Highlights saved before July 30, 2012 will not be displayed on their respective source pages.

You can easily re-create the highlights by opening the book page or article, selecting the text, and clicking “Highlight.”

Citations (0)
Some of your citations are legacy items.

Any citation created before July 30, 2012 will labeled as a “Cited page.” New citations will be saved as cited passages, pages or articles.

We also added the ability to view new citations from your projects or the book or article where you created them.

Notes (0)
Bookmarks (0)

You have no saved items from this article

Project items include:
  • Saved book/article
  • Highlights
  • Quotes/citations
  • Notes
  • Bookmarks
Notes
Cite this article

Cited article

Style
Citations are available only to our active members.
Sign up now to cite pages or passages in MLA, APA and Chicago citation styles.

(Einhorn, 1992, p. 25)

(Einhorn 25)

1

1. Lois J. Einhorn, Abraham Lincoln, the Orator: Penetrating the Lincoln Legend (Westport, CT: Greenwood Press, 1992), 25, http://www.questia.com/read/27419298.

Cited article

Rail Ticket Booking Fiasco; Passengers Cannot Reserve Seats until Two Weeks before Journey
Settings

Settings

Typeface
Text size Smaller Larger Reset View mode
Search within

Search within this article

Look up

Look up a word

  • Dictionary
  • Thesaurus
Please submit a word or phrase above.
Print this page

Print this page

Why can't I print more than one page at a time?

Full screen

matching results for page

Cited passage

Style
Citations are available only to our active members.
Sign up now to cite pages or passages in MLA, APA and Chicago citation styles.

"Portraying himself as an honest, ordinary person helped Lincoln identify with his audiences." (Einhorn, 1992, p. 25).

"Portraying himself as an honest, ordinary person helped Lincoln identify with his audiences." (Einhorn 25)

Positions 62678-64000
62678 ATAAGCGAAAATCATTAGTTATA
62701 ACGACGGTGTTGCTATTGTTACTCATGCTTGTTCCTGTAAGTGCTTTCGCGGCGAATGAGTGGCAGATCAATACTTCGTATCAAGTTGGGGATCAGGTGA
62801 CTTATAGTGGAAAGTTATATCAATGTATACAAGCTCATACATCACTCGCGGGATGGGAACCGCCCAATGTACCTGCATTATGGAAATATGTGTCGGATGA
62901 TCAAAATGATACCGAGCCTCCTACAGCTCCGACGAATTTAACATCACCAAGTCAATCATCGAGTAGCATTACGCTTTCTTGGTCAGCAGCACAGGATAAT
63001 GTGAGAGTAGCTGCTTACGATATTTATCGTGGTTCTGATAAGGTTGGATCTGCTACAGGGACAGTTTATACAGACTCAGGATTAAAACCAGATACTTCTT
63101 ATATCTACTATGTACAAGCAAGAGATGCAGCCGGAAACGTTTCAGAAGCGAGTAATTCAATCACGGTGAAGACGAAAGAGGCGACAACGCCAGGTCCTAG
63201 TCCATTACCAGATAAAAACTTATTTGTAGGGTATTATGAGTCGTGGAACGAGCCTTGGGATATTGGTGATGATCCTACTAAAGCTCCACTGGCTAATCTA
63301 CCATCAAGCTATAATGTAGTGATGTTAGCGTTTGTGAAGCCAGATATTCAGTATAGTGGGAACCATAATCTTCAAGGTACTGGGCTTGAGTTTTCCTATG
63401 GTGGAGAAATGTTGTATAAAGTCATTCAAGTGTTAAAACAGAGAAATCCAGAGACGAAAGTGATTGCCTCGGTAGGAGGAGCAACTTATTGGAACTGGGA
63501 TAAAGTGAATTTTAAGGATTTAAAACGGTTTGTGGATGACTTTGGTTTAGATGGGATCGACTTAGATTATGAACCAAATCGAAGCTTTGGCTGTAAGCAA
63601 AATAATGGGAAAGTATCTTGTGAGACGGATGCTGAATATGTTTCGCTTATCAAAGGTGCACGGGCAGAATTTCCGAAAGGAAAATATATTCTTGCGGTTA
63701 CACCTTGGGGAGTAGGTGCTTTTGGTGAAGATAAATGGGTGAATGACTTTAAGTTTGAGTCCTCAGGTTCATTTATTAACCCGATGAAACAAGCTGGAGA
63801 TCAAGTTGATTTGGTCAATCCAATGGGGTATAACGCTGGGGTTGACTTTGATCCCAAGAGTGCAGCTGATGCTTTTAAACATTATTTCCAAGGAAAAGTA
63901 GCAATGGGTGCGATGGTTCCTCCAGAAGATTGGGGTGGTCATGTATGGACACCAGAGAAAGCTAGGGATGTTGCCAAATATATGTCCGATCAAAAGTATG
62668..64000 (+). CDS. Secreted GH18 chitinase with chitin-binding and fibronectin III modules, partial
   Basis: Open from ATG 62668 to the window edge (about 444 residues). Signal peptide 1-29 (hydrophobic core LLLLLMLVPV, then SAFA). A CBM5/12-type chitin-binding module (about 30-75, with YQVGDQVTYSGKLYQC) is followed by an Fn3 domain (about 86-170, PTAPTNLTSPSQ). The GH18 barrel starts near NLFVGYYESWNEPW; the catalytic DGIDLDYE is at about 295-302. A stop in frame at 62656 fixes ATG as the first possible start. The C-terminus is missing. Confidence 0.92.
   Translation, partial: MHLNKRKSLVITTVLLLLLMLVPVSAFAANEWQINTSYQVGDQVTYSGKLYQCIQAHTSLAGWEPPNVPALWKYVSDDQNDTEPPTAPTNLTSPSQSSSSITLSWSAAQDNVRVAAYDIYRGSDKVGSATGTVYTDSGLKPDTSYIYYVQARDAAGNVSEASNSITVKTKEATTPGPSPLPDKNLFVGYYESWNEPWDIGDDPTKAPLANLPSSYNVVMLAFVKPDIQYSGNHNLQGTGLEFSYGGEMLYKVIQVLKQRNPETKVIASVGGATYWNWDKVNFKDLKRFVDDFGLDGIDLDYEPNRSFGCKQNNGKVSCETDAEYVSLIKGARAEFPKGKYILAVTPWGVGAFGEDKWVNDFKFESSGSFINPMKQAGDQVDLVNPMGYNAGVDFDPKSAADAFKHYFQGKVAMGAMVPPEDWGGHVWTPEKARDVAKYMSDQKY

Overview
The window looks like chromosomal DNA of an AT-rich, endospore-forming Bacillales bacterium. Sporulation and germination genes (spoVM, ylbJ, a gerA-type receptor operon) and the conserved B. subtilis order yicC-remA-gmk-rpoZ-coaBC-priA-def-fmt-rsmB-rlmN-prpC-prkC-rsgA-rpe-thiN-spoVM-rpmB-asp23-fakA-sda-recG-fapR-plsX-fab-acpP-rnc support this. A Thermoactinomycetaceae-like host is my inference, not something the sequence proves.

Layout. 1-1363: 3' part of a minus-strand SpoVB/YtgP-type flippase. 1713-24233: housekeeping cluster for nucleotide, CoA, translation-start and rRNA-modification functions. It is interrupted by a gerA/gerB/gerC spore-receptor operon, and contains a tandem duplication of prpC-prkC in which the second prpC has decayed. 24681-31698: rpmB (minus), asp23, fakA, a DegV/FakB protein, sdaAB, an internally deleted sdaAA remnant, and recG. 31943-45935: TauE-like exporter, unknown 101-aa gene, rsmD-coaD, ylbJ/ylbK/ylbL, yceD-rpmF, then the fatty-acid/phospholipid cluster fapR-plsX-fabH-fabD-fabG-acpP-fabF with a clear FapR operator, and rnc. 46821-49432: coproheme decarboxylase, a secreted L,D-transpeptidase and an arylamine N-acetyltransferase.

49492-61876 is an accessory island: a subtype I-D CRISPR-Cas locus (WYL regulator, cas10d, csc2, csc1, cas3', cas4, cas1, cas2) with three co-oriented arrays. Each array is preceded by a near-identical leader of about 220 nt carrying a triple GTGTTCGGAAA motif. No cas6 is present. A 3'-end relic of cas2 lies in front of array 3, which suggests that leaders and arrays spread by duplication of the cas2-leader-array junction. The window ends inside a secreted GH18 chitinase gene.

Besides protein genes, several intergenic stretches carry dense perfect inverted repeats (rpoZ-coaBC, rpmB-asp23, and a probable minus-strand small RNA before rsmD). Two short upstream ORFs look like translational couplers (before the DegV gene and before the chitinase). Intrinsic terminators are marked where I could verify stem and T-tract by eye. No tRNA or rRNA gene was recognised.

"Portraying himself as an honest, ordinary person helped Lincoln identify with his audiences."1

1. Lois J. Einhorn, Abraham Lincoln, the Orator: Penetrating the Lincoln Legend (Westport, CT: Greenwood Press, 1992), 25, http://www.questia.com/read/27419298.

Cited passage

Welcome to the new Questia Reader

The Questia Reader has been updated to provide you with an even better online reading experience.  It is now 100% Responsive, which means you can read our books and articles on any sized device you wish.  All of your favorite tools like notes, highlights, and citations are still here, but the way you select text has been updated to be easier to use, especially on touchscreen devices.  Here's how:

1. Click or tap the first word you want to select.
2. Click or tap the last word you want to select.

OK, got it!

Thanks for trying Questia!

Please continue trying out our research tools, but please note, full functionality is available only to our active members.

Your work will be lost once you leave this Web page.

For full access in an ad-free environment, sign up now for a FREE, 1-day trial.

Already a member? Log in now.